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This was the fourth Crownline Barry Thompson has reviewed and, to date the biggest. As part of a family of compact cruisers, the Crownline 294CR is the second largest model in the Crownline stable but the biggest to land in New Zealand. When Napier based Euro City Marine committed to bringing the US-built Crownline boats into New Zealand, they didn’t do it by halves. Dealer Principal Terry Elmsly gave this highly respected US builder an order for over a dozen boats, and they have been arriving steadily since mid last year.

The 294CR is designed for a family of four to cruise and enjoy mooring up in a quiet bay or alongside a dock or jetty in the case of the States. There is plenty of extras on the options list, but it doesn’t include any fishing-specific products. If you want to add a touch of Kiwi, then you have to do that when the boat arrives. Euro City Marine are happy to oblige and will sort out any extras you need before taking delivery.


The sea off the Whangaparaoa Peninsula, Auckland was reasonably choppy with a 20 knot Easterly when I reviewed the latest Crownline. I found a calm stretch close to the cliffs to give the 294CR a WOT test and recorded 45 knots @ 5500 rpm on the GPS.  Dropping that back to 4500 rpm, the fuel consumption went from 92 lp to 56 lph, and the range from 219nm to 292 nm (based on 10% reserve).

At 28 knots (42 lph), I found that the boat sat well and offered a comfortable ride, but it was even better back at 3500rpm @ 25.5 knots, which also delivered the best range of close to 350nm.

The 18 deg hull is almost 3m wide and loaded, the boat weighs in at around 5500 kgs. All that contributes in some way to the handling of the boat in choppy seas. It’s not a boat to run flat out in rough seas, but it was never designed to be.


American compact cruisers are bulky in appearance, and the Crownline 294CR is no exception. That high profile look is necessary to accommodate the cruiser style layout, which includes a full-height cabin, separate head/shower, galley, forward double berth and aft cabin under the cockpit sole. That’s a lot to pack into a 9m boat.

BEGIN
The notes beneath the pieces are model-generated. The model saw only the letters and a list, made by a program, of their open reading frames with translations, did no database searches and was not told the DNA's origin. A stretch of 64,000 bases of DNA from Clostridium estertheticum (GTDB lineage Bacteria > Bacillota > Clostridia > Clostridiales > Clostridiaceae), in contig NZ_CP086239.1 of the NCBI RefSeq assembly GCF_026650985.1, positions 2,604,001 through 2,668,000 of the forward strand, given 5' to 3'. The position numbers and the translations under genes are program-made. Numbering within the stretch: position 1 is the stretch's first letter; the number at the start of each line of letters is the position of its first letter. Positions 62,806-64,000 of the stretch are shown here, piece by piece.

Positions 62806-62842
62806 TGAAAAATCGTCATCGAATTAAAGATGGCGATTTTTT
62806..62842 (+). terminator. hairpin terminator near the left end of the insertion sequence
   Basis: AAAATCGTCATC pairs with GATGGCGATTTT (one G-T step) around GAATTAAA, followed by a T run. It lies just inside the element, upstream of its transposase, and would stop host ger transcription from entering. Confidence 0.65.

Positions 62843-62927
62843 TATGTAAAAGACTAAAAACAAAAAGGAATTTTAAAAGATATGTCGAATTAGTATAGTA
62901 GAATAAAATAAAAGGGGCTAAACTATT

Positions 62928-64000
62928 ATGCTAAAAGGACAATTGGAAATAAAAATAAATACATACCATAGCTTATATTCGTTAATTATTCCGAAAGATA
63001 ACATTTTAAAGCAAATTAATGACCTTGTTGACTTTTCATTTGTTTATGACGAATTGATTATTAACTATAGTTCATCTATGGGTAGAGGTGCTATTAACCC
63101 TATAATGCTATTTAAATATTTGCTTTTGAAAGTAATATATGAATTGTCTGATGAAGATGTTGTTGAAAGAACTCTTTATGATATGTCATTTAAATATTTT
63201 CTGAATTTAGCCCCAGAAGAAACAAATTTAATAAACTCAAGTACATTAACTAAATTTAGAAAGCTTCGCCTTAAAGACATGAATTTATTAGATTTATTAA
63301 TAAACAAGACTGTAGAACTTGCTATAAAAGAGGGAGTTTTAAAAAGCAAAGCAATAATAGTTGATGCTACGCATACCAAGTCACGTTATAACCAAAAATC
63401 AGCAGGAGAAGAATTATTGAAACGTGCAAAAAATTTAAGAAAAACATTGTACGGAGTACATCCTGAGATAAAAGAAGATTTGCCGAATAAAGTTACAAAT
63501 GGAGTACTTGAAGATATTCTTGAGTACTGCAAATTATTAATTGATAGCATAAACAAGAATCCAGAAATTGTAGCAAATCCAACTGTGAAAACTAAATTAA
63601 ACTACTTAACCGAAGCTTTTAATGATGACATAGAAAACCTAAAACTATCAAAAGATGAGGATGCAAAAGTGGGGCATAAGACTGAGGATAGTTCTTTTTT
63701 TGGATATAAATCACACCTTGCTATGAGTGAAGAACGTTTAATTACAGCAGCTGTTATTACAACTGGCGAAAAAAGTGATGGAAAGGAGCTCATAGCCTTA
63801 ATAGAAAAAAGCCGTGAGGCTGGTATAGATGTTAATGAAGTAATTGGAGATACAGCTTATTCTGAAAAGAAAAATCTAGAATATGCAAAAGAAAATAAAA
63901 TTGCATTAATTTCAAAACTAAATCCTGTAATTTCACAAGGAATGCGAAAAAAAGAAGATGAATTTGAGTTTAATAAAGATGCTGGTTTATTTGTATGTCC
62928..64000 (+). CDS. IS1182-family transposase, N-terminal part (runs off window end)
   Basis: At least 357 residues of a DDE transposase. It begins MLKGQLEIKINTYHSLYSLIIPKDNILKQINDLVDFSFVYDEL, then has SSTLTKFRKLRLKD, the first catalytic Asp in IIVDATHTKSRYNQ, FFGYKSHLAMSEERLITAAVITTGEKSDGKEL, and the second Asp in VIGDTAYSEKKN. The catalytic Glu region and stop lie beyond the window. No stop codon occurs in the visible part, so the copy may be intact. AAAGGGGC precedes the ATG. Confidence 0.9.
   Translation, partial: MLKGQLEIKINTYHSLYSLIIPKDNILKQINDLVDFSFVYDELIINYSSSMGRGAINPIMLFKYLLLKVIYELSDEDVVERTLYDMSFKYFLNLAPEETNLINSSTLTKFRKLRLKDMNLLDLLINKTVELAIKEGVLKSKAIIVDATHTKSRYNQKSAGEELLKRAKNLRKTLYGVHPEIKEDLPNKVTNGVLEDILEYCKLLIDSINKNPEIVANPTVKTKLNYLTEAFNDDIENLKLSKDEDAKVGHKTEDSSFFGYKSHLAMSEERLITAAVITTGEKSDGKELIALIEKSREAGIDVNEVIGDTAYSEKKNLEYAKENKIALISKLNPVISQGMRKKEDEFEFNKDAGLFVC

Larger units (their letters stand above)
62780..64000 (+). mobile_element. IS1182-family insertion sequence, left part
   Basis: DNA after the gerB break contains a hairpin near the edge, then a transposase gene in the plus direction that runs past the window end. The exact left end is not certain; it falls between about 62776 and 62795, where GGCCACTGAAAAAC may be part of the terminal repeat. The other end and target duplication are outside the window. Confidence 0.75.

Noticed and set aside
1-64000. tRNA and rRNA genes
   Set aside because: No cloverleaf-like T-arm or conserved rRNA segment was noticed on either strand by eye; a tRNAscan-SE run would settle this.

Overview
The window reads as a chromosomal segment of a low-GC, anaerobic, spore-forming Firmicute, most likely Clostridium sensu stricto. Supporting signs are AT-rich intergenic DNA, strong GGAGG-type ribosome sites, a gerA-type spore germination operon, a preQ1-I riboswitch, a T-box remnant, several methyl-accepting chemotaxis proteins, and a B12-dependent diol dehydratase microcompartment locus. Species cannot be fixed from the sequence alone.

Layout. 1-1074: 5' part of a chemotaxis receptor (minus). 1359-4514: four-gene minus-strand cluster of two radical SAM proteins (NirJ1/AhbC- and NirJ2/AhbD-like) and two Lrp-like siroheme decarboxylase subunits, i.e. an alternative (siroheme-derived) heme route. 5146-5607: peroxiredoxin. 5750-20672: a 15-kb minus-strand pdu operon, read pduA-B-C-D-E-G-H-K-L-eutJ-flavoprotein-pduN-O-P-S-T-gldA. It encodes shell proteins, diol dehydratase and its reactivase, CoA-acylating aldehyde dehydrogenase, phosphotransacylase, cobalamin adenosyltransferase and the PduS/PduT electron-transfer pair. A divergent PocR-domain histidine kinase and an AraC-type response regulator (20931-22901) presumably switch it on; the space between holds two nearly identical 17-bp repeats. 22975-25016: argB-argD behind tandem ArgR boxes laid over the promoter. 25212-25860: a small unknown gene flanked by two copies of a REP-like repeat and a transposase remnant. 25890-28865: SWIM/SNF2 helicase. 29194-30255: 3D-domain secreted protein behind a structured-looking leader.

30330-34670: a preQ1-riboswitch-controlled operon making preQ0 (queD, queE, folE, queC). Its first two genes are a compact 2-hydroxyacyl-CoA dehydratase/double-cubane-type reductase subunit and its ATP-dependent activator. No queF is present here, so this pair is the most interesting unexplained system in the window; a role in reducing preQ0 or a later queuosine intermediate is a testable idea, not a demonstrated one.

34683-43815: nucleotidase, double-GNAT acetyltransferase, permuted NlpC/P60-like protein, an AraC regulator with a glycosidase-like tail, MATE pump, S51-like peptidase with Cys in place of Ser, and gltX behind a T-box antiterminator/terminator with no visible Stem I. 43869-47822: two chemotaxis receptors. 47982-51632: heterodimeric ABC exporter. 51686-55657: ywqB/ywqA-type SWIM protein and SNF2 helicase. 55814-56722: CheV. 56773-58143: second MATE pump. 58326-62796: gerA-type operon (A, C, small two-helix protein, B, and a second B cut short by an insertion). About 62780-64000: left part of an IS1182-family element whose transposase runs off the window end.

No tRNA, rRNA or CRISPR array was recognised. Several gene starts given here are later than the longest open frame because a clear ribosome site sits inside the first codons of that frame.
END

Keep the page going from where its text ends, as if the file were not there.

The aft cabin is surprisingly spacious, although while having minimal sitting headroom, the berth is huge, and there is plenty of light and ventilation. If only two of you are away on the boat, then it’s the perfect place to stow gear.

The forward berth is a little different. Where a V-berth and infill is common, the Crownline 294CR has a one-piece double berth that fills the entire void. To starboard is a double lounger, with a full-size head/shower cubicle aft. Opposite is the complete galley, with sink unit, electric hob, fridge, microwave and plenty of storage. Added to all that, the air conditioning/heater is standard, and you can choose various timber and fabric combinations.


The cockpit is all about seating, something I have remarked on before with Crownline boats. They put a great emphasis on offering plenty of seating yet still allowing space to move. To port is a double lounger that also converts to a sunbed and opposite the helm with a double helm seat. In the centre of the transom, Crownline has built-in another sunpad, split by a reversible back cushion. There is a drop-in table available, and it’s close to the starboard side wet bar. A  port side opening allows easy access to the full-width boarding platform. Add some rails, and this becomes the perfect place to fish from or works just as well for tender storage.

On that party theme its worth mentioning the forward sun pad on the bow accessible via the cabin sliding door and opening centre screen. With no side decks it’s the only way forward.  The solid arch neatly stows the rear bimini when not required and then can be extended to provide full shade over the aft seating. 

At nearly 3m wide, this is more than a trailer boat, although it can be trailed with a permit. Crownline Boats are an exciting and progressive boat company with innovative design philosophies that are sporty, sophisticated, and classy.

For a full review on the Crownline 294 CR, check out the Nov-Dec issue of Pacific PowerBoat magazine (Online Oct 24)

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